Inflation caused by supply-chain disruptions will probably fall within a few months, but it’s not at all clear whether Americans who have dropped out of the labor force will return. And even if inflation does come down it might stay uncomfortably high for a while. Remember, the first postwar bout of inflation, which in hindsight looks obviously transitory, lasted for two years.

So how should policy respond?

To squeeze or not to squeeze, that is the question

I’m a card-carrying member of Team Transitory. But I would reconsider my allegiance if I saw evidence that expectations of future inflation are starting to drive prices — that is, if there were widespread stories of producers raising prices, even though costs and demand for their products aren’t exceptionally high, because they expect rising costs and/or rising prices on the part of competitors over the next year or two. That’s what kept inflation high even through recessions in the 1970s.

So far I don’t see signs that this is happening — although the truth is that we don’t have good ways to track the relevant expectations. I’ve been looking at stories in the business press and surveys like the Fed’s Beige Book, which asks many businesses about economic conditions; I haven’t (yet?) seen reports of expectations-driven inflation. Bond markets are essentially predicting a temporary burst of inflation that will subside over time. Consumers say that this is a bad time to buy many durable goods, which they wouldn’t say if they expected prices to rise even more in the future.

For what it’s worth, the Federal Reserve, while it has stopped using the term “transitory,” still appears to believe that we’re mostly looking at a fairly short-term problem, declaring in its most recent statement, “Supply and demand imbalances related to the pandemic and the reopening of the economy have continued to contribute to elevated levels of inflation.”

Still, an unmooring of inflation expectations is possible. Given that, what should policymakers be doing right now? And by “policymakers” I basically mean the Fed; political posturing aside, since, given congressional deadlock, nothing that will make a material difference to inflation is likely to happen on the fiscal side, inflation policy mainly means monetary policy.

I recently participated in a meeting that included a number of the most prominent figures in the inflation debate — a meeting in which, to be honest, those of us still on Team Transitory were definitely in the minority. The meeting was off the record, but I asked Larry Summers and Jason Furman, a top economist in the Obama administration, to share by email summaries of their positions.

Summers offered a grim prognosis, declaring, “I see a clearer path to stagflation as inflation encounters supply shocks and Fed response than to sustained growth and price stability.” The best hope, he suggested, was along the lines of what the Fed has now done, end its purchases of mortgage-backed securities (which I agree with because I don’t see what purpose those purchases serve at this point) and plan to raise interest rates in 2022 — four times, he said — with “a willingness to adjust symmetrically with events.” In other words, maybe hike less, but maybe hike even more.

Furman was less grim, saying, “We should not drop the goal of pursuing a hot economy,” but he wanted us to slow things down, to “get there by throwing one log on the fire at a time.” His policy recommendation, however, wasn’t that different. He called for three rate hikes next year, as the Fed said on Wednesday that it was considering.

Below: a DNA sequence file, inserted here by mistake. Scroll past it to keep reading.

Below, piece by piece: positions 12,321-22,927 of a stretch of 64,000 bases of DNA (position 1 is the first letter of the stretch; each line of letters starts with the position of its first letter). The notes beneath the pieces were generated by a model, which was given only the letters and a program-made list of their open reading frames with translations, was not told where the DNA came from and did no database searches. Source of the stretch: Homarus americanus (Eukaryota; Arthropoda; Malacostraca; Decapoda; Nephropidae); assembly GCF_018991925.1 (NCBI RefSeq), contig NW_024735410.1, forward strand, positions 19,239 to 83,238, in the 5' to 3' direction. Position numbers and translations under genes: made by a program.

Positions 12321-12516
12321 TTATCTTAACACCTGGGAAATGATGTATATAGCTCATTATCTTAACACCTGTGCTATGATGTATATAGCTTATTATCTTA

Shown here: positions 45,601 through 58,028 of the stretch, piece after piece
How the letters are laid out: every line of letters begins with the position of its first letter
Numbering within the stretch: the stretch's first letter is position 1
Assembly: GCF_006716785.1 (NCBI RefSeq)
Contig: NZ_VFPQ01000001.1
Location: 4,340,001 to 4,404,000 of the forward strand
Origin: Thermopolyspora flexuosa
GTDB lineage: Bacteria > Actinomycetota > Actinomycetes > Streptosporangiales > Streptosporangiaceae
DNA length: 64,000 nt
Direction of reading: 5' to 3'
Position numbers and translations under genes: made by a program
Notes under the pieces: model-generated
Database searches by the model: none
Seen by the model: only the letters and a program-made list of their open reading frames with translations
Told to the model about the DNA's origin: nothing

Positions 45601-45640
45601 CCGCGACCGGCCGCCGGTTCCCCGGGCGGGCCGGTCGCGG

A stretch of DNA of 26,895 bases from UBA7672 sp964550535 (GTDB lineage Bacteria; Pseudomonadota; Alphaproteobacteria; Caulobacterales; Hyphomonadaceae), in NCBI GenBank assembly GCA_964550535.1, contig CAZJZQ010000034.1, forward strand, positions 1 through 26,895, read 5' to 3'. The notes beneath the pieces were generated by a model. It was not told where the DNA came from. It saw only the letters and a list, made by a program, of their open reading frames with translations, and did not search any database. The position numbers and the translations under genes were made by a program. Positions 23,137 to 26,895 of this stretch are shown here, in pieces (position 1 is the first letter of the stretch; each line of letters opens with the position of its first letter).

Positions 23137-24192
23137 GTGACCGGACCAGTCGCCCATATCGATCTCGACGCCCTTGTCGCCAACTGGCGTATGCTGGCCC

Where am I in this debate? Clearly, a sufficiently large rate hike would bring inflation down. Push America into a recession, and the pressure on ports, trucking and warehouses would end; prices of many goods would stop rising and would indeed come down. On the other hand, unemployment would rise. And if you believe that we’re mainly looking at temporary bottlenecks, you don’t want to see hundreds of thousands, maybe millions of workers losing their jobs for the sake of reducing congestion at the Port of Los Angeles.

But what both Summers and Furman are arguing is that the inflation problem is bigger than temporary bottlenecks; Furman is also in effect arguing that tapping on the monetary brakes could cool off inflation without causing a recession, although Summers doesn’t think we’re likely to avoid at least a period of stagflation when bringing inflation down.

The Fed’s current, somewhat chastened, position seems almost identical to Furman’s. The latest projections from board members and Fed presidents are for the interest rate the Fed controls to rise next year, but by less than one percentage point, and for the unemployment rate to keep falling.

Perhaps surprisingly, my own position on policy substance isn’t all that different from either Furman’s or the Fed’s. I think inflation is mainly bottlenecks and other transitory factors and will come down, but I’m not certain, and I am definitely open to the possibility that the Fed should raise rates, possibly before the middle of next year. I think the Fed should wait for more information but be willing to hike rates modestly if inflation stays high; Furman, as I understand it, thinks the Fed should plan to hike rates modestly (in correspondence he suggested one percentage point or less over the course of 2022, matching the Fed’s projections) but be willing to back off if inflation recedes.

This seems like a fairly nuanced distinction. It is, of course, possible that bad inflation news will force far more draconian tightening than the Fed is currently contemplating, even now.

Maybe the real takeaway here should be how little we know about where we are in this strange economic episode. Economists like me who didn’t expect much inflation were wrong, but economists who did predict inflation were arguably right for the wrong reasons, and nobody really knows what’s coming.

My own view is that we should be really hesitant about killing the boom prematurely. But like everyone who’s taking this debate seriously, I’m hanging on the data and wonder every day whether I’m wrong.